A picture is worth 1000 words...

These screenshots, and the main menu above, show StayHome in use

StayHome.app Features

Knowledge is power, for you as an individual. Knowledge about our community is the power we collectively need to slow the pandemic. Tracking your symptoms puts the ability to monitor possible coronavirus infection in your own hands. Sharing that information helps public health understand how best to intervene, to support us all. StayHome delivers trusted content, and collects valuable information, to help you, us, and our communities.

Symptom Tracking

You can use StayHome to track your temperature and log upper respiratory symptoms (such as coughing and trouble breathing) you may experience. Tracking your symptoms gives you information you can act on.

CDC Symptom Self Checker

The CDC's Self-Checker is an interactive tool to help you make decisions and seek appropriate medical care for COVID-19.
Currently you need to enter your symptoms again when using self checker, but a future version of StayHome will be able to send Self-Checker the symptoms you've already recorded (with your permission)

Record COVID-19 Testing

You can fill this out each time you are tested, and each time you receive a result. If you are sharing your information, having the result may be important when combined with your symptoms and other information.

Exposure or Travel Risk

Travel is no longer the primary risk for COVID-19, as it spreads within our communities. StayHome lets you track travel, but it also lets you track both brief and longer exposures and keep a record of what happened

Pregnancy, Occupation & Possible Risks

There is little known about COVID-19 and pregnancy. If you are pregnant, and you wish to provide location and contact information, that information may both help us learn more about the impact of COVID-19, as well as provide your information to programs addressing this special situation. Similarly, if you are a health care worker and you share your information, it may help us better understand interventions based on occupation.

Show Trends & History

StayHome takes the data you enter and shows you the trends in your symptoms over time. This helps you monitor your physical wellbeing as the outbreak continues.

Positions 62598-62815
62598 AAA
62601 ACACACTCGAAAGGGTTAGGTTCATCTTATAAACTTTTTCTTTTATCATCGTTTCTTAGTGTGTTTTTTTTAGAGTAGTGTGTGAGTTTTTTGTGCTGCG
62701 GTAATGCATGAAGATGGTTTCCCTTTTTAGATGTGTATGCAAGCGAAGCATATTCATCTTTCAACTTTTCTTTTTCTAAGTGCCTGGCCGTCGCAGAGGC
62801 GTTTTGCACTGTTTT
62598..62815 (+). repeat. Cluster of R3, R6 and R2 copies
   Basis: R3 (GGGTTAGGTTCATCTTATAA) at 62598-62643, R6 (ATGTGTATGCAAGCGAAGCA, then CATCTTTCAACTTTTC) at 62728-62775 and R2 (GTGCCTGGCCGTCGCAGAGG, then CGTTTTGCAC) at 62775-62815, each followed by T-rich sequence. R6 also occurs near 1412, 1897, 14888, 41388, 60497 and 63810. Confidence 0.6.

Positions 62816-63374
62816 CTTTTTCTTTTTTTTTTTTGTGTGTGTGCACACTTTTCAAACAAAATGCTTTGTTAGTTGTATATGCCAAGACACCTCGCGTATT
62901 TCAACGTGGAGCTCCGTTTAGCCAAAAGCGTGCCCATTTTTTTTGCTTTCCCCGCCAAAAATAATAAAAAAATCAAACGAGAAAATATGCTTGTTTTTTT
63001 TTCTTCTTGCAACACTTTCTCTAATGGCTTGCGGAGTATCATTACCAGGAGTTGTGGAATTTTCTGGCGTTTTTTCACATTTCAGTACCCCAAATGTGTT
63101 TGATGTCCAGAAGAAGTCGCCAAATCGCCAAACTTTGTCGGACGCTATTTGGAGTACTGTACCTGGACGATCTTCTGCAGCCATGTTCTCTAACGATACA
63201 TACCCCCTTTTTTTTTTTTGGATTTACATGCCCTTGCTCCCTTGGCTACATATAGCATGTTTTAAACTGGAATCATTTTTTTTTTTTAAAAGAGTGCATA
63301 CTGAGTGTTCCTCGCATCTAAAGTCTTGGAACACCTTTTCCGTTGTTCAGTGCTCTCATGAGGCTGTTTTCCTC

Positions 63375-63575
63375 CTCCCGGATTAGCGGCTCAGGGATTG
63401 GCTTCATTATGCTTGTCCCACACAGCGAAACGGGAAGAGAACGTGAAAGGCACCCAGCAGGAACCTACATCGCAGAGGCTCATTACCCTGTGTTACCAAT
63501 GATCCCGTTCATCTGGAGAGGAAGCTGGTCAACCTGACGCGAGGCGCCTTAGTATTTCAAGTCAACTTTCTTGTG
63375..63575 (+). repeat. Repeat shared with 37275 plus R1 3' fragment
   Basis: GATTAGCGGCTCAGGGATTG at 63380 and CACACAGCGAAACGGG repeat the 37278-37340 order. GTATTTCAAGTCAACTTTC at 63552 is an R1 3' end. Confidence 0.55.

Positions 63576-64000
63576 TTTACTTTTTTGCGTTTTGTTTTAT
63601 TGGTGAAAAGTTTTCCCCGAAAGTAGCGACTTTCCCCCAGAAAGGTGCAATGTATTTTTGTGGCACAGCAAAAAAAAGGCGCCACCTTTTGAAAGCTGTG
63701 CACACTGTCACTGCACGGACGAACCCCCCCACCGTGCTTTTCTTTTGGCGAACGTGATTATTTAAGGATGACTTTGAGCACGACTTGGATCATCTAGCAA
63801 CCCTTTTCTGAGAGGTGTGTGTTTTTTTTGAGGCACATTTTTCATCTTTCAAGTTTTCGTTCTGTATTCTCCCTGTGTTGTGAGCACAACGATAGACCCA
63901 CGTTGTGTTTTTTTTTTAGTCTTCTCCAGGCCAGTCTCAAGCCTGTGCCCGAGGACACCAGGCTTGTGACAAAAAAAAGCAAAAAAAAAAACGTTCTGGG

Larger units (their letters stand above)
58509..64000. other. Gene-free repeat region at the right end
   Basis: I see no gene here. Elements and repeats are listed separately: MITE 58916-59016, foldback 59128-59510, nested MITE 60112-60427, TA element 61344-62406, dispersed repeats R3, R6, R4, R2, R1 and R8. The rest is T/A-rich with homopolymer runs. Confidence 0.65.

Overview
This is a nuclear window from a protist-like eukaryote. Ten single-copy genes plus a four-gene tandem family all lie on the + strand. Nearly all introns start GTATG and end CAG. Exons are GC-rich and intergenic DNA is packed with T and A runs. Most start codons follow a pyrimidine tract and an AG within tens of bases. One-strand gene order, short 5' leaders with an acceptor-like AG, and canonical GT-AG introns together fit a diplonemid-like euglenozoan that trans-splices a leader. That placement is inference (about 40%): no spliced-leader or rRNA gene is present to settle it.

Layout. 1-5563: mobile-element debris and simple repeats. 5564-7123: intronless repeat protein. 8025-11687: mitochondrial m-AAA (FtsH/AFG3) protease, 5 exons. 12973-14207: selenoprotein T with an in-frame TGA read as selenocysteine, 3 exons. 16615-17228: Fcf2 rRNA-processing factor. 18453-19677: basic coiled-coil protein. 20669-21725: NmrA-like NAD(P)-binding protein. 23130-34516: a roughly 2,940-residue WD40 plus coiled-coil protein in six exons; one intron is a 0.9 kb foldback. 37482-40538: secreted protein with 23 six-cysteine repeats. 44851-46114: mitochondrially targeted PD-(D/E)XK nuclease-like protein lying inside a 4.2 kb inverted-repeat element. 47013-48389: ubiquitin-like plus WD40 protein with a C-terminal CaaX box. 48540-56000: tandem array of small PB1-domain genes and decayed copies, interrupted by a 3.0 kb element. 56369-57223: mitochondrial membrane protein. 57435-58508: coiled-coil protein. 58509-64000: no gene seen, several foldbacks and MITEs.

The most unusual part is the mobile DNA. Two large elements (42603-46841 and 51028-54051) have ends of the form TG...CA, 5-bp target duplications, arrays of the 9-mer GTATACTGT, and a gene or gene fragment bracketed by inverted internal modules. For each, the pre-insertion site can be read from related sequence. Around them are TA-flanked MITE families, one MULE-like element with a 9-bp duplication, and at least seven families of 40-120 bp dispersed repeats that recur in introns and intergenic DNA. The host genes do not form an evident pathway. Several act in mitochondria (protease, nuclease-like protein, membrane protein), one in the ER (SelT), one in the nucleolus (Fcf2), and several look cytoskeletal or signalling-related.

Create a Profile

If you include profile information, StayHome lets you choose to share information, either anonymous or identified, with public health agencies responsible for your city/county, state, or country.
While we hope you will share so we can all learn more about COVID-19, you do not have to share any information to use all of StayHome, and you can delete your account and remove all of your information at any time.


StayHome includes a resource directory that gives you direct access to trusted information sources to support your need for accurate information about how to maintain physical, financial, and personal wellbeing during the outbreak.

Go to StayHome.app

Go to StayHome Resources Page


Go to StayHome GitHub Repository

Who we are

We are university software developers and researchers who write software for clinical care, research, public health, and global health, and we are also people who (mostly) live in Seattle. Like you, we care about our families, friends, and colleagues in our community, in our region, and across the world.

StayHome.app builds on 15 years of experience by the University of Washington Clinical Informatics Research Group in developing applications to support direct entry of patient-generated health data and patient reported outcomes across clinical, research, and public health settings.

Why StayHome?

All of us want to know the same things about COVID-19: where can we find good information, are we experiencing COVID-19 symptoms, where can we find testing and care, how do we remember what we have experienced as the weeks progress, and how do we best Stay at Home to minimize the risk to ourselves and others and to “flatten the curve” in our communities?

During the first week of March, we asked a group of University of Washington students what mattered to them about COVID-19, and found they had the same questions that we did. To meet their needs, and ours, we developed StayHome. From our previous experience working with public health agencies, we know that the routine processes of those agencies get stretched very thin in situations where the numbers of ill and worried people outweigh the available resources. But we also know that the middle of an outbreak is no time for public health to switch to new, untested methods. We have concentrated on answering the questions people have, and creating a way for them to volunteer information which may help public health monitor the overall health of communities. This may also help make existing processes for case investigation, and identifying the contacts of infected people, easier and require less work, while not upsetting the critical processes currently in place.

What Happened to StayHome?

The StayHome app was archived in May 2022, and is no longer available.

We appreciate those who tested it, used it, and provided us with feedback to improve it. StayHome helped users in a time of great uncertainly, it taught us about patient-centered Covid-19 needs and apps, and it started us down a path to develop what we've come to call "FHIR-native" apps - apps which use constructs within the FHIR standard not only to store clinical data, but also to represent the application logic.

Here are some links summarizing StayHome, which we hope you will find interesting:

Hannah Burkhardt's slides on StayHome as a FHIR-Native mobile app.

A publication (with PubMed Central link to full text) about StayHome.

The agenda for the 2020 FHIR meeting where StayHome was presented.

StayHome Version Change Log